David Keaton and Linda Keaton, “Ship of Dreams: Artists, Poets, and Visionaries of the S.S. Vallejo,” in Artists, Poets, and Visionaries of the S.S. Vallejo: 1949–1969, ed. Fariba Bogzaran (Inverness, CA: Lucid Art Foundation, 2018), 5–6.
Stroman, Art and Life of Jean Varda, 15.
See, for example, Frona Eunice Wait, Yermah the Dorado (San Francisco: William Doxey, 1897), a science fiction novel that casts San Francisco as a resurrected Atlantis.
Jean Narboni, Serge Toubiana, and Dominique Villain, “L'Une Chante, L'Autre Pas: Interview with Agnès Varda,” in Agnès Varda: Interviews, ed. T. Jefferson Kline (Jackson: University of Mississippi Press, 2014), 86.
Rebecca J. DeRoo, Agnès Varda between Film, Photography, and Art (Oakland: University of California Press, 2018), 75.
Gordon Gow, “The Underground River (1970),” in Kline, Agnès Varda: Interviews, 42.
Sandy Flitterman-Lewis, To Desire Differently: Feminism and the French Cinema (New York: Columbia University Press, 1996), 233.
Gilles Deleuze, Cinema 1: The Movement-Image, trans. Hugh Tomlinson and Barbara Habberjam (Minneapolis: University of Minnesota Press, 1986), 118.
A graduate of the University of California, Berkeley, Luddy was also instrumental in bringing film studies to the university, hosting 16mm screenings in the basement of Alice Waters's home. Seymour Chatman, interview with the author, Berkeley, CA, 2001.
Alison Smith, Agnès Varda (Manchester: Manchester University Press, 1998), 8.
Jean Varda chronology from Stroman, Art and Life of Jean Varda, 6–11.
Anaïs Nin, The Diary of Anaïs Nin, vol. 5, 1947–1945, ed. Gunther Stuhlmann (New York: Harcourt Brace Jovanovich, 1971), 107.
Elayne Wareing Fitzpatrick, Traveling Backward: Curious Journeys and Quixotic Quests beyond the Youth of Old Age (Bloomington, IN: Xlibris, 2009), 157.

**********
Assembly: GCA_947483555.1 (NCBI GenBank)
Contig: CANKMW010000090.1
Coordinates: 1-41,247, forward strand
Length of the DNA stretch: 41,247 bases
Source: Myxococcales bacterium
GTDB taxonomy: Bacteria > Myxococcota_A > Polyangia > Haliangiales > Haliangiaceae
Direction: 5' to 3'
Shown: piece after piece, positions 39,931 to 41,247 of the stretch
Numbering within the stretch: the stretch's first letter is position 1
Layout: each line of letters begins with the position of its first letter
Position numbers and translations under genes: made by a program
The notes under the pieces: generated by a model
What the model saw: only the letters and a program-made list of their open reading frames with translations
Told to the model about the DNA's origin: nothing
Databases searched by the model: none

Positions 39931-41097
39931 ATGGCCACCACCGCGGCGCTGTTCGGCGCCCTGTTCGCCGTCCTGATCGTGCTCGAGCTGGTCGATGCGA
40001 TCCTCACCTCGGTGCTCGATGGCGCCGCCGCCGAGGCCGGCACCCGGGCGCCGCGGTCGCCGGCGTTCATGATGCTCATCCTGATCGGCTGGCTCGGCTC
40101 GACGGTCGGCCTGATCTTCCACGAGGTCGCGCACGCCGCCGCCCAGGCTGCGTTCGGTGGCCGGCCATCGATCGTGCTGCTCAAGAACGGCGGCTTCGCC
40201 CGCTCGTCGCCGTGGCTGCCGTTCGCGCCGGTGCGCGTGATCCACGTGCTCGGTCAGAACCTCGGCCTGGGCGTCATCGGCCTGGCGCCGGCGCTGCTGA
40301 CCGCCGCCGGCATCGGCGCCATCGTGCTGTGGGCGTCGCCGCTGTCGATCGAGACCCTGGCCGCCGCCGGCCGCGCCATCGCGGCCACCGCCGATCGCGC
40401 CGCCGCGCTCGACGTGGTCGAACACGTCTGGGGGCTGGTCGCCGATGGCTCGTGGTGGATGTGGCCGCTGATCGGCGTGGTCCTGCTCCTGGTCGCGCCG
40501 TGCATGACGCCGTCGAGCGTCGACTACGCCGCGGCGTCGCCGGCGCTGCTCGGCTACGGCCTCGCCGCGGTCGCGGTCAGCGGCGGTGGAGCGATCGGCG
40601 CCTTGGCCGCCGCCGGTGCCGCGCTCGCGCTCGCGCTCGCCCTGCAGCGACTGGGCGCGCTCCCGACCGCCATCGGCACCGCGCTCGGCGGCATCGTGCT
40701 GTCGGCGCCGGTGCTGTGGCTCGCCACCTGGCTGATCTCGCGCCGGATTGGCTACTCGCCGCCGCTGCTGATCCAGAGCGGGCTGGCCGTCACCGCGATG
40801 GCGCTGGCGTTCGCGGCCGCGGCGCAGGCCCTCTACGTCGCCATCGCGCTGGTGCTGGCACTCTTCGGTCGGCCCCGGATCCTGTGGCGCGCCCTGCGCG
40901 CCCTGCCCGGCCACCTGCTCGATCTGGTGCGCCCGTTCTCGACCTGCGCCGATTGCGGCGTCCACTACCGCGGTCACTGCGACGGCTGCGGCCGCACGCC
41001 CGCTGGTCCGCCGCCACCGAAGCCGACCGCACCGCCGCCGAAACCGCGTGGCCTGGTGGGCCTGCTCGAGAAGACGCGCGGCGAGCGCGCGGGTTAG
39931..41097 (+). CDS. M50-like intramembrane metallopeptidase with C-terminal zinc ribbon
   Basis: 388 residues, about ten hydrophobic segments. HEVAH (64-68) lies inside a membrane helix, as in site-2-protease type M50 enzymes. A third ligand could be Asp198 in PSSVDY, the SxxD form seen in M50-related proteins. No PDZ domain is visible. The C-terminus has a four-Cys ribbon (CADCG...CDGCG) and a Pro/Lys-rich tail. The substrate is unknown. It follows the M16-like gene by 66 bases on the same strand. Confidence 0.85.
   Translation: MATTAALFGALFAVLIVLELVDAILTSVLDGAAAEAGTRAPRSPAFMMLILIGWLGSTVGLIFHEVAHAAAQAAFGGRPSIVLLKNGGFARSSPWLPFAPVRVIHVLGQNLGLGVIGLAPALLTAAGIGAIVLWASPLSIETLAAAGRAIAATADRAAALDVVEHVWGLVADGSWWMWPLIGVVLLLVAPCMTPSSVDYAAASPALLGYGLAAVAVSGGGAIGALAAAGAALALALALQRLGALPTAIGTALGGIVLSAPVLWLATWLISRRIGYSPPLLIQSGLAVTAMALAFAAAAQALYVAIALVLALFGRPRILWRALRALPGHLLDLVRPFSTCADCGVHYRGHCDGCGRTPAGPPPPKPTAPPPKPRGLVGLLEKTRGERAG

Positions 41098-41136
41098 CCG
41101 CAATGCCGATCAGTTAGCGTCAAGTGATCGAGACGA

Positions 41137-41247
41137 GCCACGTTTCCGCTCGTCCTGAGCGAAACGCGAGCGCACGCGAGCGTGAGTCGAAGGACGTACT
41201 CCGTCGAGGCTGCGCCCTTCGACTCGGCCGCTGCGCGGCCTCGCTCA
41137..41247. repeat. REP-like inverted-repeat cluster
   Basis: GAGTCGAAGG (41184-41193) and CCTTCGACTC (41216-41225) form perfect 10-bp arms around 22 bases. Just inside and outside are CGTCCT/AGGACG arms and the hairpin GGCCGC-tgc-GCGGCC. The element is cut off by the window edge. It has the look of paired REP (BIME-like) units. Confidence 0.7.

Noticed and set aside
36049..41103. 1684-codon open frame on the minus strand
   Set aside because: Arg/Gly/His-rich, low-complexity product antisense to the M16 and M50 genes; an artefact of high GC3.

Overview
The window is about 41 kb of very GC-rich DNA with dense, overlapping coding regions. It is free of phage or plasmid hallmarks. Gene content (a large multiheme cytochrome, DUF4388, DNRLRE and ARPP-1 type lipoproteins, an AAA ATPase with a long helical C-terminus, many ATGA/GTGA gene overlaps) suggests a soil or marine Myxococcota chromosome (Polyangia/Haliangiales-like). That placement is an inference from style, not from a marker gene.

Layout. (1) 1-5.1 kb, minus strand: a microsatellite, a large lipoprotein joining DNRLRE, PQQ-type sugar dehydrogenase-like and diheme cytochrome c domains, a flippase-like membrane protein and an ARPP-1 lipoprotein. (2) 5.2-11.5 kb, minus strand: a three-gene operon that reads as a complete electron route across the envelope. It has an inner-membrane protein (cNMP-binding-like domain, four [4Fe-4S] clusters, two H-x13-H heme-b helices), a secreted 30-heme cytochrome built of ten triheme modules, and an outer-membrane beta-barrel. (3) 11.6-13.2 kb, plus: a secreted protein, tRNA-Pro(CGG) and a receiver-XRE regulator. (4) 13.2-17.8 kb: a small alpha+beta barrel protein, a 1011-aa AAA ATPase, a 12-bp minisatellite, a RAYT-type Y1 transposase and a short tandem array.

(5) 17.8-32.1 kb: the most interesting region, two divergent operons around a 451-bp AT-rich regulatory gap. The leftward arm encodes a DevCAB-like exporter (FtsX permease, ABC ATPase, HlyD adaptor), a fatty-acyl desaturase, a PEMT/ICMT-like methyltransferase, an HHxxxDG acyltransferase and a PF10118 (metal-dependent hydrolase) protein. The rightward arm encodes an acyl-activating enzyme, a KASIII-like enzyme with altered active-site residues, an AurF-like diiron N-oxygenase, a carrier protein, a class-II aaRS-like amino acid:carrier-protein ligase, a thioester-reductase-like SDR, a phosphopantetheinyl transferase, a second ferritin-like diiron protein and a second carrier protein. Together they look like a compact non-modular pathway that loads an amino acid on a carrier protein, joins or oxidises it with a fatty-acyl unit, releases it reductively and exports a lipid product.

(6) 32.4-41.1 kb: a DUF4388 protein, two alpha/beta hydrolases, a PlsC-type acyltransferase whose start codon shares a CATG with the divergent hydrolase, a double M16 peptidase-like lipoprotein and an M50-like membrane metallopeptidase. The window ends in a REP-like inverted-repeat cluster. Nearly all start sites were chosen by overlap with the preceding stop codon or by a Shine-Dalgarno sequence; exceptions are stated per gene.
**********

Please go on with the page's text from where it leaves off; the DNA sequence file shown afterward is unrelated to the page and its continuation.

Fitzpatrick, Traveling Backward, 158.
Catherine Coburn, “Monterey's Regional Cuisine Is Defined by Geographical Blessings and Cultural Influences,” Monterey County Weekly, 16 July 1998, www.montereycountyweekly.com/news/local_news/monterey-s-regional-cuisine-is-defined-by-geographical-blessings-and/article_7c59b050-365c-53da-8f4e-4523ee51c9b6.html.
Henry Miller, Varda: The Master Builder (Berkeley, CA: Circle Editions, 1947), 6–7.
Miller, Varda, 4.
Anaïs Nin, The Diary of Anaïs Nin, vol. 3, 1939–1944, ed. Gunther Stuhlmann (Orlando: Harcourt Brace Jovanovich, 1969), 312–13.
Rosalind Krauss, “In the Name of Picasso,” October, no. 16 (1981): 20.
Krauss, “In the Name of Picasso,” 19.
Quoted in Stroman, Art and Life of Jean Varda, 36.
Stroman, Art and Life of Jean Varda, 36.
Sergei Eisenstein defines plasmaticness as “like the primal protoplasm, not yet possessing a ‘stable’ form, but capable of assuming any form.” Eisenstein, Eisenstein on Disney, trans. Alan Upchurch (New York: Methuen, 1988), 21.
Miller, Varda, 13.
Quoted in Stroman, “Jean ‘Yanko’ Varda: The Modern Alchemist,” in Bogzaran, Artists, Poets, and Visionaries of the S.S. Vallejo, 31.
Gaston Bachelard, The Poetics of Space, trans. Maria Jolas (New York: Penguin Books, 1958), 49.
Bachelard, Poetics of Space, 49.
See Sandy Flitterman-Lewis, “The Gleaner and the Just,” in Situating the Feminist Gaze and Spectatorship in Postwar Cinema, ed. Marcelline Block (Cambridge: Cambridge Scholars, 2008), 222.
Bachelard, Poetics of Space, 49.
Bachelard, Poetics of Space, 142.
“Agnès Varda Discusses Her Work in the Exhibition” (video), in Agnès Varda in Californialand, Los Angeles County Museum of Art, www.lacma.org/art/exhibition/agnes-varda-californialand (accessed 2 February 2020).
Quoted in Gow, “Underground River,” 42.
Quoted in Stroman, Art and Life of Jean Varda, 4, 31.